Way up at the level of human experimenters, we see that when photons strike the second screen, they strike over a broad range—they don't just travel in a straight line from the light source.
Wikipedia, and at least some physics textbooks, claim that it is misleading to ascribe Heisenberg effects to an "observer effect", that is, perturbing interactions between the measuring apparatus and the measured system:
"Sometimes it is a failure to measure the particle that produces the disturbance. For example, if a perfect photographic film contains a small hole, and an incident photon is not observed, then its momentum becomes uncertain by a large amount. By not observing the photon, we discover that it went through the hole."
However, the most technical treatment I've actually read was by Feynman, and Feynman seemed to be saying that, whenever measuring the position of a particle increases the spread of its momentum, the measuring apparatus must be delivering enough of a "kick" to the particle to account for the change.
In other words, Feynman seemed to assert that the decoherence perspective actually was dual to the observer-effect perspective—that an interaction which produced decoherence would always be able to physically account for any resulting perturbation of the particle.
Not grokking the math, I'm inclined to believe the Feynman version. It sounds pretty, and physics has a known tendency to be pretty.
The alleged effect of conscious knowledge on particles
One thing that the Heisenberg Student Confusion Principle DEFINITELY ABSOLUTELY POSITIVELY DOES NOT SAY is that KNOWING ABOUT THE PARTICLE or CONSCIOUSLY SEEING IT will MYSTERIOUSLY MAKE IT BEHAVE DIFFERENTLY because THE UNIVERSE CARES WHAT YOU THINK.
Decoherence works exactly the same way whether a system is decohered by a human brain or by a rock. Yes, physicists tend to construct very sensitive instruments that slice apart amplitude distributions into tiny little pieces, whereas a rock isn't that sensitive. That's why your camera uses photographic film instead of mossy leaves, and why replacing your eyeballs with grapes will not improve your vision. But any sufficiently sensitive physical system will produce decoherence, where "sensitive" means "developing to widely different final states depending on the interaction", where "widely different" means "the blobs of amplitude don't interact".
Does this description say anything about beliefs? No, just amplitude distributions. When you jump up to a higher level and talk about cognition, you realize that forming accurate beliefs requires sensors. But the decohering power of sensitive interactions can be analyzed on a purely physical level.
There is a legitimate "observer effect", and it is this: Brains that see, and pebbles that are seen, are part of a unified physics; they are both built out of atoms. To gain new empirical knowledge about a thingy, the particles in you have to interact with the particles in the thingy. It so happens that, in our universe, the laws of physics are pretty symmetrical about how particle interactions work—conservation of momentum and so on: if you pull on something, it pulls on you.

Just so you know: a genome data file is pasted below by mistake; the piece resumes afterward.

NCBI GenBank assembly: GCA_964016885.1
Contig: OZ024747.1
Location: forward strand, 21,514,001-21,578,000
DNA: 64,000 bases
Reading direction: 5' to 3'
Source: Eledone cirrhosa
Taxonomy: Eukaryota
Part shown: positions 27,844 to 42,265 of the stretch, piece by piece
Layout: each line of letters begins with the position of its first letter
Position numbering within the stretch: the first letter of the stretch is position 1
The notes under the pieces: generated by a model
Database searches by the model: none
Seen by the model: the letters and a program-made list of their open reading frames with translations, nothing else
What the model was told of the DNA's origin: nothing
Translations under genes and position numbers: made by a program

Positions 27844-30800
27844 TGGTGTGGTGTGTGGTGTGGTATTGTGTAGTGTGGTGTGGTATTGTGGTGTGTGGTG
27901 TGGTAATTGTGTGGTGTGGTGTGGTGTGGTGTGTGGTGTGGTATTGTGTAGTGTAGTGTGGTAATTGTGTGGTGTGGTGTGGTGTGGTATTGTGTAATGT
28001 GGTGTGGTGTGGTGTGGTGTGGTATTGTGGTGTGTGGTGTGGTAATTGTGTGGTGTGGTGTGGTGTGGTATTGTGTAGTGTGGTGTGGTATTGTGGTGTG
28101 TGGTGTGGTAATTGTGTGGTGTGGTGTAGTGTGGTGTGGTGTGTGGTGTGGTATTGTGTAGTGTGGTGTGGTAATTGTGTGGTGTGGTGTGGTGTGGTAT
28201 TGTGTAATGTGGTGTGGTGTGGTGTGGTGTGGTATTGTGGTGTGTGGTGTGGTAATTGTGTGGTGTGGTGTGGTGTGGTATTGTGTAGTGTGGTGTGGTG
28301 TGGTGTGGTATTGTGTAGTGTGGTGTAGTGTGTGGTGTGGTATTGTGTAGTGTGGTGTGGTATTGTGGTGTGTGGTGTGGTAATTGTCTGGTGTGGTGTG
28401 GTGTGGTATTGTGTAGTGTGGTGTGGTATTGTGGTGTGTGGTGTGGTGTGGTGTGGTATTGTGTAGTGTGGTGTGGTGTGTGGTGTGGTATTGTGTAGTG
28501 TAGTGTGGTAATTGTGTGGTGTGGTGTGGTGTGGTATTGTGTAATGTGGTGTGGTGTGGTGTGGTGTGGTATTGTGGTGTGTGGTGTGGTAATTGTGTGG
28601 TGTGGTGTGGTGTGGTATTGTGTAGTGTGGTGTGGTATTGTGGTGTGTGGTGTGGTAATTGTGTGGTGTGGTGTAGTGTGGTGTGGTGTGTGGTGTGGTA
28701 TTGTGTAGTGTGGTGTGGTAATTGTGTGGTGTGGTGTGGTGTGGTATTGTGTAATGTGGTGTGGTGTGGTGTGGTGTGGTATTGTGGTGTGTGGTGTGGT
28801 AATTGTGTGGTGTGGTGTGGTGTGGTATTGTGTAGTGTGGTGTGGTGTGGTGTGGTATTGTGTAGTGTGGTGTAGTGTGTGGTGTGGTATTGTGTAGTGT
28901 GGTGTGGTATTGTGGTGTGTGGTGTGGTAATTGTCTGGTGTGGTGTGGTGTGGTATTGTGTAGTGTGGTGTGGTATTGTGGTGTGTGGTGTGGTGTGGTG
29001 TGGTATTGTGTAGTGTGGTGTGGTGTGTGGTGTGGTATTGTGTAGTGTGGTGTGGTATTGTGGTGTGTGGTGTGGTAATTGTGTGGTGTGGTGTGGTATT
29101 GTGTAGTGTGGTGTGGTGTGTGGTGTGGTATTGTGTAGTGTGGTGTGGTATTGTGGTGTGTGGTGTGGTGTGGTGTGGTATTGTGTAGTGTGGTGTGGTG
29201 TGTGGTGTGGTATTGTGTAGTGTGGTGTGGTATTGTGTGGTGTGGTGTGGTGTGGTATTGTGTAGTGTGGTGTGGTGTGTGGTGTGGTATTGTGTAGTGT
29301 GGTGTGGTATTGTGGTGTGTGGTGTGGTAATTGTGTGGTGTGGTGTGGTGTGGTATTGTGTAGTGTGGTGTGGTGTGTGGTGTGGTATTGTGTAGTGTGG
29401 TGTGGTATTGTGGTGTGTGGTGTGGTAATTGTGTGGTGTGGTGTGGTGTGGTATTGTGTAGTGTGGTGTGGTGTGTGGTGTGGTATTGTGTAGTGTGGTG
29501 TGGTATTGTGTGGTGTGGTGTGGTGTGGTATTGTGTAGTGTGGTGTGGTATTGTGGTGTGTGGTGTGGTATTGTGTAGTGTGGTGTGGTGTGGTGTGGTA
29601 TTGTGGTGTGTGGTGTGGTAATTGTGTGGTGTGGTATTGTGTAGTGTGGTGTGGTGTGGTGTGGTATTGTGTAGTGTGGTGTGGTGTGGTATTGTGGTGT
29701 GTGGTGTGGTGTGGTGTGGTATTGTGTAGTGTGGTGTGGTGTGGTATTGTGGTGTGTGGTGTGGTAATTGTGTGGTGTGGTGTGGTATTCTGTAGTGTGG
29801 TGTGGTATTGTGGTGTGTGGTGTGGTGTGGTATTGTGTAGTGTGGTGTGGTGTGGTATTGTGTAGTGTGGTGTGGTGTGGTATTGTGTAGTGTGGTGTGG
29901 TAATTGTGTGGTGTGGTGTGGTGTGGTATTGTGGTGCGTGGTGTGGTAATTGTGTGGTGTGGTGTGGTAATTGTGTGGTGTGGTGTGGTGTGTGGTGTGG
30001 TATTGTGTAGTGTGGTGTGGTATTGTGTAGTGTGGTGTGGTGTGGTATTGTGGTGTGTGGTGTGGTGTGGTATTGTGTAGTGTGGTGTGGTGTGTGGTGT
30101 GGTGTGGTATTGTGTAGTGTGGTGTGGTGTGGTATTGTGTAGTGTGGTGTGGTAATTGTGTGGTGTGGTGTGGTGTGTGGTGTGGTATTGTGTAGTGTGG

So you can't, in fact, observe a rock without affecting it, because to observe something is to depend on it—to let it affect you, and shape your beliefs. And, in our universe's laws of physics, any interaction in which the rock affects your brain, tends to have consequences for the rock as well.
Even if you're looking at light that left a distant star 500 years ago, then 500 years ago, emitting the light affected the star.
That's how the observer effect works. It works because everything is particles, and all the particles obey the same unified mathematically simple physics.
It does not mean the physical interactions we happen to call "observations" have a basic, fundamental, privileged effect on reality.
To suppose that physics contains a basic account of "observation" is like supposing that physics contains a basic account of being Republican. It projects a complex, intricate, high-order biological cognition onto fundamental physics. It sounds like a simple theory to humans, but it's not simple.
One of the foundational assumptions physicists used to figure out quantum theory, is that time evolution is linear. If you've got an amplitude distribution X1 that evolves into X2, and an amplitude distribution Y1 that evolves into Y2, then the amplitude distribution (X1 + Y1) should evolve into (X2 + Y2).
(To "add two distributions" means that we just add the complex amplitudes at every point. Very simple.)
Physicists assume you can take apart an amplitude distribution into a sum of nicely behaved individual waves, add up the time evolution of those individual waves, and get back the actual correct future of the total amplitude distribution.
Linearity is why we can take apart a bulging blob of position-amplitude into perfect momentum-helices, without the whole model degenerating into complete nonsense.
The linear evolution of amplitude distributions is a theorem in the Standard Model of physics. But physicists didn't just stumble over the linearity principle; it was used to invent the hypotheses, back when quantum physics was being figured out.
I talked earlier about taking the second derivative of position; well, taking the derivative of a differentiable distribution is a linear operator. F'(x) + G'(x) = (F + G)'(x). Likewise, integrating the sum of two integrable distributions gets you the sum of the integrals. So the amplitude distribution evolving in a way that depends on the second derivative—or the equivalent view in terms of integrating over Feynman paths—doesn't mess with linearity.
Any "non-linear system" you've ever heard of is linear on a quantum level. Only the high-level simplifications that we humans use to model systems are nonlinear. (In the same way, the lightspeed limit requires physics to be local, but if you're thinking about the Web on a very high level, it looks like any webpage can link to any other webpage, even if they're not neighbors.)
Given that quantum physics is strictly linear, you may wonder how the hell you can build any possible physical instrument that detects a ratio of squared moduli of amplitudes, since the squared modulus operator is not linear: the squared modulus of the sum is not the sum of the squared moduli of the parts.
This is a very good question.
We'll get to it shortly.
Meanwhile, physicists, in their daily mathematical practice, assume that quantum physics is linear. It's one of those important little assumptions, like CPT invariance.
Part of The Quantum Physics Sequence
Next post: "Which Basis Is More Fundamental?"
Previous post: "Decoherence"